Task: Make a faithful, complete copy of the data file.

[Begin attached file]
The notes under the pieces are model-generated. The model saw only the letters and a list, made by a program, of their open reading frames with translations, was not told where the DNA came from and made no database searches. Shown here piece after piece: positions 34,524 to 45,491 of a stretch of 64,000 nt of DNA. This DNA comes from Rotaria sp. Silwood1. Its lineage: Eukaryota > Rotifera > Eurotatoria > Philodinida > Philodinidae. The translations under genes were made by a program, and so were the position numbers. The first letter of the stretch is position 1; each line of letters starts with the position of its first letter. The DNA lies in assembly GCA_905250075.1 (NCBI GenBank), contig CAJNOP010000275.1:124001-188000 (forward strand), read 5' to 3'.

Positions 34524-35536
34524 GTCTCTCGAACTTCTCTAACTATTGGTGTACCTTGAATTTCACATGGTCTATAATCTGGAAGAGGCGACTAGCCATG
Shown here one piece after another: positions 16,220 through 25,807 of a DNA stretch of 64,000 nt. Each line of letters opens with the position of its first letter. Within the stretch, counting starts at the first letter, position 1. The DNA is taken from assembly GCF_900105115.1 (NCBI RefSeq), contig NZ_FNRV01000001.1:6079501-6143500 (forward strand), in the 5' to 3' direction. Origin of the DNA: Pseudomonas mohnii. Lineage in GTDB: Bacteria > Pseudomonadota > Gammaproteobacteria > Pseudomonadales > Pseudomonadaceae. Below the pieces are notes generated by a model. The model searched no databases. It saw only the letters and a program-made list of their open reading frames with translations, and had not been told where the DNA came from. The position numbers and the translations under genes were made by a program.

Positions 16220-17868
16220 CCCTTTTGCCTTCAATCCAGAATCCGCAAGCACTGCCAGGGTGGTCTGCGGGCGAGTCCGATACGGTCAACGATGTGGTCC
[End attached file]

The notes under the pieces are model-generated. The model saw only the letters and a list, made by a program, of their open reading frames with translations, was not told where the DNA came from and made no database searches. Shown here piece after piece: positions 34,524 to 45,491 of a stretch of 64,000 nt of DNA. This DNA comes from Rotaria sp. Silwood1. Its lineage: Eukaryota > Rotifera > Eurotatoria > Philodinida > Philodinidae. The translations under genes were made by a program, and so were the position numbers. The first letter of the stretch is position 1; each line of letters starts with the position of its first letter. The DNA lies in assembly GCA_905250075.1 (NCBI GenBank), contig CAJNOP010000275.1:124001-188000 (forward strand), read 5' to 3'.

Positions 34524-35536
34524 GTCTCTCGAACTTCTCTAACTATTGGTGTACCTTGAATTTCACATGGTCTATAATCTGGAAGAGGCGACTAGCCATG
Shown here one piece after another: positions 16,220 through 25,807 of a DNA stretch of 64,000 nt. Each line of letters opens with the position of its first letter. Within the stretch, counting starts at the first letter, position 1. The DNA is taken from assembly GCF_900105115.1 (NCBI RefSeq), contig NZ_FNRV01000001.1:6079501-6143500 (forward strand), in the 5' to 3' direction. Origin of the DNA: Pseudomonas mohnii. Lineage in GTDB: Bacteria > Pseudomonadota > Gammaproteobacteria > Pseudomonadales > Pseudomonadaceae. Below the pieces are notes generated by a model. The model searched no databases. It saw only the letters and a program-made list of their open reading frames with translations, and had not been told where the DNA came from. The position numbers and the translations under genes were made by a program.

Positions 16220-17868
16220 CCCTTTTGCCTTCAATCCAGAATCCGCAAGCACTGCCAGGGTGGTCTGCGGGCGAGTCCGATACGGTCAACGATGTGGTCC